It’s hard to imagine how anyone so joyfully sharp-tongued could have worked so long in the shadows, singing background harmony for the likes of Morrissey, former lead singer of the Smiths, and the Rolling Stones. Kirsty MacColl — daughter of Scottish folksinger Ewan MacColl — did record an album of her own in 1981. But it was released only in England, where two singles became chart hits.
Now she explodes in a jangle of massed guitars — as many as five at once — singing country-tinged songs notable as much for their point of view as for their sound and melodic snap. Her targets include men who sleep with women and then act as if they’d never seen them before (”Don’t Come the Cowboy With Me, Sonny Jim”), party girls who don’t know they’ll have to grow up (”What Do Pretty Girls Do?”), and the policies of British Prime Minister Margaret Thatcher (”Free World”).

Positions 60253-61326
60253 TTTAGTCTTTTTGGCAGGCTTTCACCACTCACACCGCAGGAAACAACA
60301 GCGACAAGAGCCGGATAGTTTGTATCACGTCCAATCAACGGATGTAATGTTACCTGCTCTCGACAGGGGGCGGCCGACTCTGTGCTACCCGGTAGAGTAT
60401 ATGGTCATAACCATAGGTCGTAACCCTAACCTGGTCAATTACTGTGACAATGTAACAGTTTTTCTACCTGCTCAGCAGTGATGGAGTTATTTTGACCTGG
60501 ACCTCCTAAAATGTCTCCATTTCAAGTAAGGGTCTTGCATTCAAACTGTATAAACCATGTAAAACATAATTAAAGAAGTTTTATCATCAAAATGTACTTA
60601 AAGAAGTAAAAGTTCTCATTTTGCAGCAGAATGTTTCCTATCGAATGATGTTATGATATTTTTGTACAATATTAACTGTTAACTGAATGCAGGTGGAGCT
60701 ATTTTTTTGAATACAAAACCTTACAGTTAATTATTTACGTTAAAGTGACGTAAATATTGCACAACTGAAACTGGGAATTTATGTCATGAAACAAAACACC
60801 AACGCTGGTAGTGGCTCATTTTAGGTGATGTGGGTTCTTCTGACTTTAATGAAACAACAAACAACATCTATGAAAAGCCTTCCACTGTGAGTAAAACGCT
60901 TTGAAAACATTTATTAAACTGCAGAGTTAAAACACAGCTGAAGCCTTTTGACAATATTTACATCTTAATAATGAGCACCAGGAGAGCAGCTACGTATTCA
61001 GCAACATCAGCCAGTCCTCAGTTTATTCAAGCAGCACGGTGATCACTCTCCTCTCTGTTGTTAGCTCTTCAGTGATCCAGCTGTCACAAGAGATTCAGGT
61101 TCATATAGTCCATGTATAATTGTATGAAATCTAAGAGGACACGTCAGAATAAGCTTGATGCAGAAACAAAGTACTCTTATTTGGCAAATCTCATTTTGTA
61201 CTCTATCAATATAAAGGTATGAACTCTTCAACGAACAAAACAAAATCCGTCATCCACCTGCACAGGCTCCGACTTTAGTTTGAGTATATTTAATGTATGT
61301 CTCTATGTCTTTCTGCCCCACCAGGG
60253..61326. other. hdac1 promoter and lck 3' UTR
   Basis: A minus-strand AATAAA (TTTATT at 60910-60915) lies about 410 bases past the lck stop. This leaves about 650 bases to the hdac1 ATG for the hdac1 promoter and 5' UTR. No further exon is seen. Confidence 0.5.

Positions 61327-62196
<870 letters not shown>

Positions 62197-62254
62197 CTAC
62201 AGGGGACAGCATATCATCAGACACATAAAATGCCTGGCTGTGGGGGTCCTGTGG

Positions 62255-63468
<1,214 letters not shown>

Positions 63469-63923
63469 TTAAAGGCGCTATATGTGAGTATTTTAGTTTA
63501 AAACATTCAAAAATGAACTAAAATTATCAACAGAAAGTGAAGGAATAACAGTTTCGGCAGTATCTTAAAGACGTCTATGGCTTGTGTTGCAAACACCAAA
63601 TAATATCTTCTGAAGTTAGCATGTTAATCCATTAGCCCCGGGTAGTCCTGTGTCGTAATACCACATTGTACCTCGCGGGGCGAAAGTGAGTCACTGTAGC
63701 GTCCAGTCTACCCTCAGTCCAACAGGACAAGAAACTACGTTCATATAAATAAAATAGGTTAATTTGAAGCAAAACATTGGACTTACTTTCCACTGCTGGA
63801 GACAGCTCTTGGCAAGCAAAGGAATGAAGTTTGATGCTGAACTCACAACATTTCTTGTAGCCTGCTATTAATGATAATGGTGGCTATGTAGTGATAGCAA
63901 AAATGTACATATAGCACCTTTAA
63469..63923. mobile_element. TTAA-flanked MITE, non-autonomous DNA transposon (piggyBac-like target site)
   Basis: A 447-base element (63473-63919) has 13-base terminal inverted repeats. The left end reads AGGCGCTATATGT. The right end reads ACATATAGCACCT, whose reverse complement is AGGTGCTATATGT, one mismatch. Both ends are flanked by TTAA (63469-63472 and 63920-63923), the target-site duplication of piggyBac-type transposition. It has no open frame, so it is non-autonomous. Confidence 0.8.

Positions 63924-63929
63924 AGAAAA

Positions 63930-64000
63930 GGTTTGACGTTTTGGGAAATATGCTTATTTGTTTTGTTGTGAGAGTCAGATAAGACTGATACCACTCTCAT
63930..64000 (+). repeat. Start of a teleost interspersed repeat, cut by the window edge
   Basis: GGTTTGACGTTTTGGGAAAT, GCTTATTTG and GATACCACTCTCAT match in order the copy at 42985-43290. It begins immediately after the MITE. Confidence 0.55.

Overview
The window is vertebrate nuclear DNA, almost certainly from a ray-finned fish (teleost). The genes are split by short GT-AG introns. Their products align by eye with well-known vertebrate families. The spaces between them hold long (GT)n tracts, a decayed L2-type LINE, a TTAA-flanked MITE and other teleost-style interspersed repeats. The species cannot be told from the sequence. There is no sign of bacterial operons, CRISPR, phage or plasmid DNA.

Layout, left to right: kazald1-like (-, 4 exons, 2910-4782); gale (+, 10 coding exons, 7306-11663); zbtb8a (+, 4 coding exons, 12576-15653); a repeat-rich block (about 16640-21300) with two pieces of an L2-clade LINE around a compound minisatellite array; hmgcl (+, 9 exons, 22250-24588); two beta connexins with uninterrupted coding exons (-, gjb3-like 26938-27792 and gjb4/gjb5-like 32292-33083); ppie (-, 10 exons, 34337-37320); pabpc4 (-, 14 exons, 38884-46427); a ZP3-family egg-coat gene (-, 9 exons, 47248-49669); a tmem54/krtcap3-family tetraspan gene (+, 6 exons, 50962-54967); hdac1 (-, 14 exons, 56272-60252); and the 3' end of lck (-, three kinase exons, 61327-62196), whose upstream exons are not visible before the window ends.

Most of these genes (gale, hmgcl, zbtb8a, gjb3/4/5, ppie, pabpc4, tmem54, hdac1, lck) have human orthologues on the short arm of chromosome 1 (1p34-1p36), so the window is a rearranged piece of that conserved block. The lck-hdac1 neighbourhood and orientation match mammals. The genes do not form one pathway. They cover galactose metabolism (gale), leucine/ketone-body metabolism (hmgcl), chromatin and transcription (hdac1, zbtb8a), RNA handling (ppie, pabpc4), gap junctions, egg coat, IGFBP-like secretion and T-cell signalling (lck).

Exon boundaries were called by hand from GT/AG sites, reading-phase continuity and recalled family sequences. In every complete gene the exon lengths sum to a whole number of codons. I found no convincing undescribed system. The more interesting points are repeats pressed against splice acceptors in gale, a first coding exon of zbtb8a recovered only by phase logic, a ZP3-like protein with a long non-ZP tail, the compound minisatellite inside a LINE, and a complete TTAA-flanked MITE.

Other songwriters have shot arrows at those targets before. But one thing that sets MacColl apart is her tartness. ”There’s Suzy-Ann with her tits and curls,” she spits in ”Fifteen Minutes,” a song about empty glamour and temporary fame. And here’s how a coldhearted cowboy ends a romp with some poor deluded woman: ”The boots just go back on/The socks that had stayed on.”
MacColl can be tender, too, even sonically. She cushions the blare of all those rampant guitars with violins — six at a time — and the bright harmony of her own voice multitracked against itself. But it’s her edge you’re likely to remember.